PIES – Not just a piece of cake!

This is post 2/3 in a series on our experiences and tasks as ArcTrain PhD students during the research cruise M164 (GPF 19-1-105) in summer 2020 in the subpolar North Atlantic. Click here to see part 1/3 and here to see part 3/3.

A research cruise offers the great opportunity to escape your usual office routine and experience your science in the field. In my PhD project, I analyze the temporal evolution of the current system in the North Atlantic, the most prominent being the extension of the Gulf Stream, the North Atlantic Current, in the past decades. So, in summer 2020 I had the chance to go out to the North Atlantic on the research vessel Meteor and experience my study region in the real world.

Every person on board of a research vessel is responsible for a specific task. For this research cruise I was responsible for the PIES, similar as Hannah, an ArcTrain colleague, was a few years ago. However, this was not just a piece of cake. PIES is an acronym for Pressure Inverted Echo Sounder. They are about yoga-ball-sized, sealed glass spheres with a lot of measuring equipment inside. Being deployed on the ocean floor for up to several years they autonomously measure the travel times of a sound pulse to the ocean surface and back. From these measurements oceanographers can infer the hydrographic properties and ocean velocities in the ocean. My job on the research vessel Meteor was to take care of the data readout and recovery of the PIES. Since PIES measure and communicate with acoustic signals, this often involved sitting in the lab with headphones on, listening closely to the sounds that these instruments make in the water, because using the right language we can actually talk to them.

It is always relieving to have the equipment safely back on board (Credit: D. Kieke).
After recovery we inspected the interior of each PIES. Beneath the plastic cover there is essentially a sealed glass sphere full of electronics (Credit: Y. Hinse).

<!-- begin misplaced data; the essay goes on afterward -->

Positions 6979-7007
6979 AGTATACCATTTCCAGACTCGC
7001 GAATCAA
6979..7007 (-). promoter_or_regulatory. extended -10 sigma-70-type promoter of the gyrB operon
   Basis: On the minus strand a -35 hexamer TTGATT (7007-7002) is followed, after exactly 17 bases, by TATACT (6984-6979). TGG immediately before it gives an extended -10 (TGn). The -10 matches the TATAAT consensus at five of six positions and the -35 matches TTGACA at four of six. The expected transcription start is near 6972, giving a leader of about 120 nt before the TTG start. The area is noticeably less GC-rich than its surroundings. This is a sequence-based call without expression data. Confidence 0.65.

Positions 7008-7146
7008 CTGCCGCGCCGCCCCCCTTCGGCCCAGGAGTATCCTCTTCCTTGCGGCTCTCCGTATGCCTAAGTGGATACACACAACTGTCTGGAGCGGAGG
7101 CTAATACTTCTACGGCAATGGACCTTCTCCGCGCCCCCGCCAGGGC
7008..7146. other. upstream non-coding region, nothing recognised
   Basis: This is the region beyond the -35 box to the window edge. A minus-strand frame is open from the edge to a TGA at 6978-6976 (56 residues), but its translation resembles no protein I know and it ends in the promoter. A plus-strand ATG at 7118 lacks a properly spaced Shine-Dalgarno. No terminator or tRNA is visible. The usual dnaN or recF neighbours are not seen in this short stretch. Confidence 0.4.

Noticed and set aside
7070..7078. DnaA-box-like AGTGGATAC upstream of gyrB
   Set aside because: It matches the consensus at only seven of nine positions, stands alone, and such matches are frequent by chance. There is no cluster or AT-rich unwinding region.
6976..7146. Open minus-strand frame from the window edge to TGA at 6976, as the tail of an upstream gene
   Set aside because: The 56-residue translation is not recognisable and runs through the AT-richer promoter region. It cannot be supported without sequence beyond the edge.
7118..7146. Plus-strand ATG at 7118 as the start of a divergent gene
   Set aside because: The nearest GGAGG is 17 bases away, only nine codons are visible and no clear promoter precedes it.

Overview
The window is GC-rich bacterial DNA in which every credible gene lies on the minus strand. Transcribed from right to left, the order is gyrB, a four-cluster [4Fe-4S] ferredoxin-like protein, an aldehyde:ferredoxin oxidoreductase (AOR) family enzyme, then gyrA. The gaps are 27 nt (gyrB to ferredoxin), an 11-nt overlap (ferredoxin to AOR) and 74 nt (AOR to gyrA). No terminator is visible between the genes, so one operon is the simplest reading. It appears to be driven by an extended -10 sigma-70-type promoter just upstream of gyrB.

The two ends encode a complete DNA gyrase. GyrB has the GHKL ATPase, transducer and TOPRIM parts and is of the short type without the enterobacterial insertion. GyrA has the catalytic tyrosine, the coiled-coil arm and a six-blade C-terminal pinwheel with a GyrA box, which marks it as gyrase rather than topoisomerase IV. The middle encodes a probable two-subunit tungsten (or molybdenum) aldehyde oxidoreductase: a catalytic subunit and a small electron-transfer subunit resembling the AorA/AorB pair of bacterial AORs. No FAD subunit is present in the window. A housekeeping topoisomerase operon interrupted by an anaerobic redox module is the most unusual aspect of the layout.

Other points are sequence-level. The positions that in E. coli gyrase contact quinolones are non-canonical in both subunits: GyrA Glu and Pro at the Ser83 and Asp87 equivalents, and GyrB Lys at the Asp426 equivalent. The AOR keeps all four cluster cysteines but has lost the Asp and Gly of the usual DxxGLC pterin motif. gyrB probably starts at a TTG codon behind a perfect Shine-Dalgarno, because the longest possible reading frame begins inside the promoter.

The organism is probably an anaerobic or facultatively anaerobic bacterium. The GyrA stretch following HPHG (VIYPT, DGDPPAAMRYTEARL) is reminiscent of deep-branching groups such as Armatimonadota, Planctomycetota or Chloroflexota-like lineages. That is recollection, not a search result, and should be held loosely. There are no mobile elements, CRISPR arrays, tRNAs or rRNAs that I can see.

Systematically investigating sound and its properties in the ocean and using it for seafaring and oceanography has started about a century ago. Initially sound was used to make obtaining depth estimates of the ocean more feasible. In the early days of seafaring a weight on a string was used to measure the water depth. This meant that the ship had to be very slow to measure the depth and that these measurements required a lot of time and effort. This changed drastically when the echo sounder was invented. A sound source was mounted under the ship together with a receiver. This device was used to determine the travel time of a sound pulse sent from the ship towards the ocean bottom until the signal reached the ship again. Knowing the speed of sound in seawater, this allows to calculate the water depth. Such an echo sounder can determine the water depth in only seconds with great accuracy and is therefore still commonly used in ocean science and navigation. However, the measurements still did not completely agree with what the classical weight on a string measured. Though there can be other influences, e.g. drag on the line by currents, in the early 20th century it was found that the travel time of the sound signal varied not only with depth but also with temperature and salinity. Tables to look up the sound velocity for specific values were published to correct for these variations. This dependency should prove valuable for the working principle of the PIES when oceanographers became more interested in the changes rather than only the state of the ocean.

In the western North Atlantic, the former Gulf Stream continues northward as the North Atlantic Current. Since this is still a warm current, it transports a lot of heat northeastward and thus contributes to maintaining comparatively mild temperatures in Europe. Changes in this current system have direct effects on the European weather and climate. Thus, oceanographers are particularly interested in measuring the changes in volume transports, i.e. how much water is transported by the currents over a fixed amount of time. Volume transports are calculated by measuring the velocity in a confined vertical area; the multiplication of area and velocity yields the volume transport. The measurements to determine these transports are usually provided by repeated ship surveys and specifically designed current meters – recording devices mounted on a rope, so-called deep-sea moorings – that are installed in the ocean for several months or even years. Either from direct current speed measurements or indirectly, from the vertical distribution of temperature and salinity and the resulting density at two different locations, it is possible to estimate the oceanic volume transport between them.